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Stone Energy Joins Forces with Talos Energy in Gulf Coast Merger

Talos Energy owns more than 33,000 miles of seismological information regarding the layout of the underwater topography in the Gulf of Mexico, off the coast of the United States of America under Louisiana. Talos Energy, founded in 2012, uses the data to more efficiently streamline the process of finding new areas to drill and explore. For seven decades there has been a steady progression in the types of methods used to drill, control oil wells, and find new areas. These techniques have resulted in a slew of increased productivity for drilling and exploration companies across the board. Talos has been rated one of the top places to work from 2013 to 2017 according to the Houston Chronicle, the biggest newspaper in the city of Houston, Texas.

The majority of the operations of Talos Energy occur in the Gulf Coast between Houston and New Orleans. And in working with or being around other oil production companies in the Gulf area, Talos has joined forces with Stone Energy company in a 1.9 billion dollar merger. Stone Energy company currently trades under the Ticker “SGY” on the New York Stock Exchange, but the new company will be called Talos Energy Incorporated, and will trade under the ticker “TALO”. The chief executive officer Timothy Duncan believes that the merger will position Talos To be a more premium drilling, production, and exploration company.

The result of the merger will allow the two companies to accelerate the rate at which they are individually acting on their business endeavors. After the dust settles, current Talos shareholders will own 67 percent of the new company, and stone employees will own 37 percent of the shares. Based on a stock share price of $35.49 on November 20th, the enterprise valuation of the company will actually be at 2.5 billion dollars.

In combination, the new company will have a total of 1.2 million acres from which to explore and produce oil. In 2017, the company was producing on its own 47000 barrels of oil per day and had a reserve of 136 million barrels.

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Talos Energy

Talos Energy is one of the companies working on a joint project that has drilled the first private oil well in Mexico since their industry was nationalized nearly 80 years ago. This is the latest step that Mexico has taken to open up their market to foreign operators in a bid to more fully develop their energy resources and help provide a boost to their economy.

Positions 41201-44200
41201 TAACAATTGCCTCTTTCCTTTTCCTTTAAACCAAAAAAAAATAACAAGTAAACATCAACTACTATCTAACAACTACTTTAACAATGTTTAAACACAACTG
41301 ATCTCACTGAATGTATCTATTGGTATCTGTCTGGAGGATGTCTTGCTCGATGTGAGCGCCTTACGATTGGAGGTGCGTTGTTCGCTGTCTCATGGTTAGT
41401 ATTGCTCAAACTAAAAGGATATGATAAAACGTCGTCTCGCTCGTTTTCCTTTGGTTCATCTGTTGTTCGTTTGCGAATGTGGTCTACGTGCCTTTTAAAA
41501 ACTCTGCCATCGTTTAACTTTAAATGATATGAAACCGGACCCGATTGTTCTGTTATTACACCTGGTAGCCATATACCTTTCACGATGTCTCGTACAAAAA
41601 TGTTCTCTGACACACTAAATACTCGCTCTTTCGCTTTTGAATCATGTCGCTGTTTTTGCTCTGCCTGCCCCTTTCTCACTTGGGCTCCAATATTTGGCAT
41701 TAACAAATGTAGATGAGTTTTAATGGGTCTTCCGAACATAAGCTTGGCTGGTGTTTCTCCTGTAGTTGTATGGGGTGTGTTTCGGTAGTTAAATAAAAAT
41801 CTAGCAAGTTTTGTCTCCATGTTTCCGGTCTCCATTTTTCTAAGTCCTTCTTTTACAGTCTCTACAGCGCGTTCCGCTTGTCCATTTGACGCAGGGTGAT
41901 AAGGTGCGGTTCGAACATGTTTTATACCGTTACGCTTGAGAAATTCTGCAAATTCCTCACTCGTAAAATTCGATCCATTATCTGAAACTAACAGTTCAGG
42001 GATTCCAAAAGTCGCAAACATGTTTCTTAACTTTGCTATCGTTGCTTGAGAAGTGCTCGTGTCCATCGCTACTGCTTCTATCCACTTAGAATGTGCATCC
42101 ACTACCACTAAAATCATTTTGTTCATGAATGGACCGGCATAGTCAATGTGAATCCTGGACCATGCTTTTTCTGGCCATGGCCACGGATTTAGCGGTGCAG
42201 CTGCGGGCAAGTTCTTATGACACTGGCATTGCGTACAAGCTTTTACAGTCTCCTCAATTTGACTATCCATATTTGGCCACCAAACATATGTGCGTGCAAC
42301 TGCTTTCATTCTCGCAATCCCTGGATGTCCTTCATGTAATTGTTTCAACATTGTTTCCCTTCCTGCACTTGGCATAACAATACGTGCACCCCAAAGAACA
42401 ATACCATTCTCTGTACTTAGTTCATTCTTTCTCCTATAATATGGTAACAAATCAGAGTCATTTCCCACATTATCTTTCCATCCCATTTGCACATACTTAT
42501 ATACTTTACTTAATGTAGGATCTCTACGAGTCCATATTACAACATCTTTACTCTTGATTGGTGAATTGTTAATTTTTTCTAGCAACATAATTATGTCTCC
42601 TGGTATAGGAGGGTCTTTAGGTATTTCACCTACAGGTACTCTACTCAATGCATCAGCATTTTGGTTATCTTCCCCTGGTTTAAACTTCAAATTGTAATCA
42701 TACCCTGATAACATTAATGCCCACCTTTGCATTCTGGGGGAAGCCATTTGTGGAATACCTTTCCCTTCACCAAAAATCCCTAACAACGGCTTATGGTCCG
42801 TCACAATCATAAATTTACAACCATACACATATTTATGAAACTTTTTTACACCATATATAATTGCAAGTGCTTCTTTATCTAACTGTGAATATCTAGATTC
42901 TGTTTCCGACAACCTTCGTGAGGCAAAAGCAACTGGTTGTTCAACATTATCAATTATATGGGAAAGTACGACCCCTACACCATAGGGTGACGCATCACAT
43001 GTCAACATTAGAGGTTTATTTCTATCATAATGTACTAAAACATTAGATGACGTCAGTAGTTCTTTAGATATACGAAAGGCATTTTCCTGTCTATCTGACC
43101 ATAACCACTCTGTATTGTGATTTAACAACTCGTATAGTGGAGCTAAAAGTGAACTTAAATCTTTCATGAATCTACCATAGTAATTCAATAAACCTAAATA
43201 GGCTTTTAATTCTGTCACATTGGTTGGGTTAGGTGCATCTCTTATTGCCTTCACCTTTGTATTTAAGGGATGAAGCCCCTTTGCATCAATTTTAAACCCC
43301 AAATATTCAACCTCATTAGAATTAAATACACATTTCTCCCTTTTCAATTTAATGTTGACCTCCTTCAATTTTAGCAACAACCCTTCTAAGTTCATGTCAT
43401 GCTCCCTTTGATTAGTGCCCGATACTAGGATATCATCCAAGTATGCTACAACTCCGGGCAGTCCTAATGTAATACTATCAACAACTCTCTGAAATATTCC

The oil well is called Zama-1 and drilling and development is being accomplished by Talos Energy based out of Houston, Premier Oil Plc which is London based, and Mexico’s Sierra Oil & Gas who completes the trio. Petroleos Mexicanos is the state-run monopoly which prior to this endeavor had been the only driller in the Mexican oil industry.

Zama-1 is located offshore from the Mexican state of Tabasco and is believed to hold a substantial reserve of oil. The Sureste Basin is a likely place for drillers and some estimates are as high as 500 million barrels as to its capacity. The lower end of the estimates are a still considerable 100 million barrels of oil. The three companies won a round of bidding in 2015 when Mexico took this historic step of inviting foreigners into their market. To know about Talos Energy click here.

An industry analyst, Elaine Reynolds, who works for London-based Edison Investment Research Ltd. indicates that there is great interest in the project among industry watchers. She also detailed that the geological structure of the basin indicates a high probability for success. Talos Energy will control a 35% stake in the well, Sierra Oil & Gas will control 40% and Premier Oil has a 25% stake in the endeavor.

Talos Energy is an independent oil and gas company that emphasizes offshore exploration and production. They specialize in acquiring assets in two primary regions and they are the Gulf Coast and the Gulf of Mexico.

The expertise of Talos Energy is enhanced by their significant usage of three-dimensional seismic data that allows them to accurately map the acreage under their control. This happens to be state-of-the-art technology that their world-class staff utilizes to optimize their drilling inventory.

Talos Energy and Partners Becomes the First Private Company to Drill Oil in Mexican Water

Mexico for the first time now has an offshore oil sunk by a private company. That is a rare happening for the fact that for over 80 years now, the country has never had a private corporation explore this natural resource. That was a move by the country to have foreign competitors back to the energy market.

The drilling exercise started on May 21st by a joint venture comprising of London’s Premier Oil Plc, Houston based Talos Energy LLC, and Mexico’s owned Sierra Oil & Gas. The well, dubbed Zama-1 is located in Sureste Basin, which is near the state of Tabasco, and has up to 500 million barrels of crude, as recorded in a statement by Premier Oil Plc.

According to Premier, the drilling will cost the trio up to $16 million for the duration it will take them to complete.